Israeli soldiers stop an Israeli settler driving near the Israeli settlement of Qadumim
Israeli soldiers stop an Israeli settler driving near the Israeli settlement of Qadumim between Qalqilya and Nablus in the West Bank, March 2011. Jewish settlers attacked an army base overnight on rumours troops were to destroy a settlement outpost, hours after another group broke into a military zone on the Jordan border. © Jaafar Ashtiyeh - AFP/File
Israeli soldiers stop an Israeli settler driving near the Israeli settlement of Qadumim
Last updated: December 13, 2011

Israeli settlers attack army base

Radical Jewish settlers attacked an army base and staged protests in a closed military zone on the Jordan border overnight, sparking a sharp condemnation on Tuesday from the Israeli premier.

In the early hours of Tuesday morning, around 50 settlers forced their way onto a key army base in the northern West Bank and vandalised military vehicles there following rumours troops were about to evacuate settlement outposts, the military said.

Several hours earlier, some 30 settlers broke into a Christian baptismal site in a closed military zone along the Jordanian border to stage a protest.

Both incidents were swiftly condemned by Prime Minister Benjamin Netanyahu who ordered the Israel Defence Forces (IDF) "to act aggressively" against anyone attacking Israeli troops.

"This incident must be completely condemned. The security forces need to concentrate on defending our citizens and not on such outrageous lawbreaking," he said in a statement.

An army statement said the early-morning attack had targeted the Ephraim base near the northern town of Qalqilya.

"Overnight, approximately 50 rightwing activists infiltrated the Ephraim regional division headquarters, set fire to tyres and damaged vehicles with stones, bottles of point and by placing nails on the road," it said.

"In addition, rocks were thrown at the Ephraim regional division commander's vehicle. The commander was not injured," it said, condemning the attack.

Police said two people were arrested in the wake of the attack which took place after rumours reportedly began circling in the settler community that troops were poised to dismantle several outposts set up without Israeli government permission.

In the earlier incident, settler activists broke into the Qasr al-Yahud Christian baptismal site along the Jordan border to protest against Muslim opposition to the closure of a controversial ramp leading to the Al-Aqsa mosque compound in Jerusalem's Old City.

Seventeen people were detained for questioning, police said.

The two incidents were the latest in a slew of revenge attacks by settlers, which for the most part targeted Palestinian and Arab property, but have also been directed at leftwing Israeli activists and the military.

These so-called "price-tag" attacks, usually carried out in response to steps against settlements, have been condemned by Israeli leaders, but the Palestinians say little action has been taken to prosecute those responsible.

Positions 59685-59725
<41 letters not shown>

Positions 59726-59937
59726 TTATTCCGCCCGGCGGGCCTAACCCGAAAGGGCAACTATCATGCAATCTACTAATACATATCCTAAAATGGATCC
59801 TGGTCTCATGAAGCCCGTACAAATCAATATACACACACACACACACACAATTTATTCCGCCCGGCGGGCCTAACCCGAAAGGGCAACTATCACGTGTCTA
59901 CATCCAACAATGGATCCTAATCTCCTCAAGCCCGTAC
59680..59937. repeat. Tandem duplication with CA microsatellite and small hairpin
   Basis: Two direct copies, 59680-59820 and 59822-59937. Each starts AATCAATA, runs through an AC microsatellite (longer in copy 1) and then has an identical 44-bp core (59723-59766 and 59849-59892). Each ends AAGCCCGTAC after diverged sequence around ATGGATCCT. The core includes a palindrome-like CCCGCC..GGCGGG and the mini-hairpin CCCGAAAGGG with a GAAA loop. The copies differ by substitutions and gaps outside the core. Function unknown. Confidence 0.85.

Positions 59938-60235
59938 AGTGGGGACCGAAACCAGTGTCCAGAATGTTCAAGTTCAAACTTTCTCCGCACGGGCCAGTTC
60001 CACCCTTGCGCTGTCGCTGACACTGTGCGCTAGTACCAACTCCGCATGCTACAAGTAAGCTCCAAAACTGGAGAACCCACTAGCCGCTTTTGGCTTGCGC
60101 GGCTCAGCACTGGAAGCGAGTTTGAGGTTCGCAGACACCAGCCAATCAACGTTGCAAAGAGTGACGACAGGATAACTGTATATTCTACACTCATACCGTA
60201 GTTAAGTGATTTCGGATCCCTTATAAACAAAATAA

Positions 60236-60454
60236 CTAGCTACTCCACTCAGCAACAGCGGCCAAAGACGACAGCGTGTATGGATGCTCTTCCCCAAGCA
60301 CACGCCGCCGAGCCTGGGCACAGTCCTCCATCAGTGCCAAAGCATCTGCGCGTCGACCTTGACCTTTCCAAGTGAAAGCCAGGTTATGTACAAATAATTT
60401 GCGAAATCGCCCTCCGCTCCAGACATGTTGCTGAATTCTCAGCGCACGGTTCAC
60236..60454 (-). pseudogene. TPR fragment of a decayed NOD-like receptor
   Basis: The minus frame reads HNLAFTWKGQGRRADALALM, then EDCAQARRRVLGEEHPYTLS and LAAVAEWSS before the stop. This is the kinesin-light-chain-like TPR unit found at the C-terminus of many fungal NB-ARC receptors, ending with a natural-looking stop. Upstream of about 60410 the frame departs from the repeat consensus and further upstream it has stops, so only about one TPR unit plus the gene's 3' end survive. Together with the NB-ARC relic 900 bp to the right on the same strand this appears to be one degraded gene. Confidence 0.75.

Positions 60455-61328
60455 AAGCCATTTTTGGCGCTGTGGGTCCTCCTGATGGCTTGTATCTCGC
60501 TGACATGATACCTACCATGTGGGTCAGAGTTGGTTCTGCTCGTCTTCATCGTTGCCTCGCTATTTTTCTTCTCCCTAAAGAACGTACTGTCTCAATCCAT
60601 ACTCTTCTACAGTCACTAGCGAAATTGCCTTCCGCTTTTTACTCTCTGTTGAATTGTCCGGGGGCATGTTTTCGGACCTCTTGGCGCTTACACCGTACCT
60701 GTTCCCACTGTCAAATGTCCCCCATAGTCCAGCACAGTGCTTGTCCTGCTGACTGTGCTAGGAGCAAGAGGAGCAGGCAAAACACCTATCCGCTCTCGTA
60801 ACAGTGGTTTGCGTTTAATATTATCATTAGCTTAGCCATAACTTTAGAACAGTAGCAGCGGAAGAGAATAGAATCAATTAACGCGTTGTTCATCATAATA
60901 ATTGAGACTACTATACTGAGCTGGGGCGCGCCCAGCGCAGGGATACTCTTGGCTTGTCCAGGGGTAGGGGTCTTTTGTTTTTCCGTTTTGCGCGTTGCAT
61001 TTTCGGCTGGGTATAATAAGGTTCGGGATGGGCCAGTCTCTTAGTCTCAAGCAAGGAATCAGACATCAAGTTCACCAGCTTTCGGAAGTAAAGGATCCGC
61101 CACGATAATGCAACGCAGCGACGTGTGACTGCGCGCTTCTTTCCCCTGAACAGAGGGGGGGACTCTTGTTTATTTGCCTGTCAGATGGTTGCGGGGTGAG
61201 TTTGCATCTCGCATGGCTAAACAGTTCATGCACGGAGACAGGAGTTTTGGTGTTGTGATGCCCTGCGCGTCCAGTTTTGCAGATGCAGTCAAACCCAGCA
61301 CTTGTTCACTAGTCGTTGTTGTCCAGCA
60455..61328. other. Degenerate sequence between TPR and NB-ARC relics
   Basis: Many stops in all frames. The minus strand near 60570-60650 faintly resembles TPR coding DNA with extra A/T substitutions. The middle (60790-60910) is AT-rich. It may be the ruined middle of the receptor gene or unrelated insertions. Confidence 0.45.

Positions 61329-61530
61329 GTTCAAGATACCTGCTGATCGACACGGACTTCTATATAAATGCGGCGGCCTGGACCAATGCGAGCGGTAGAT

Defence Minister Ehud Barak lambasted the perpetrators for their "nefarious actions" which he said had no place in Israeli society.

"These activities have the characteristic of homegrown terror and will not be tolerated. The defence minister has instructed the IDF to act with resolve in all of its efforts to curb this worrying bout of activity," he said in a statement.

Opposition leader Tzipi Livni said the incidents were symptomatic of the "radicalisation" of Israeli society which was taking place with "the tacit agreement and a wink from the Netanyahu government," while Home Front Security Minister Matan Vilnai described it as a case of Jewish terrorism.

"These are criminals, Jewish terrorists who are attacking the security of Israel... They are fighting the IDF which is protecting them," Vilnai told army radio.

The army urged local council heads and rabbis in the settler community to take a stand against such incidents, which it described as "extremely severe."

"Violence that targets the IDF and its soldiers... is seen as extremely severe."

Danny Dayan, head of the Yesha settlers council also spoke out against the violence, calling it "unacceptable, shameful" in a statement which also said those responsible "must be arrested and brought to justice."

It was not the first time settlers have targeted the army. Two months ago, settlers attacked a group of soldiers on patrol near Ramallah in an incident which was also reportedly linked to rumours the troops were about to dismantle an unauthorised settlement outpost.

A month earlier, 13 army vehicles were vandalised and sprayed with Hebrew graffiti in an attack just days after troops dismantled three structures in the nearby Migron outpost.

The move sparked an angry response from Netanyahu and Barak, who vowed to apprehend the perpetrators.

So far, no-one has been arrested.

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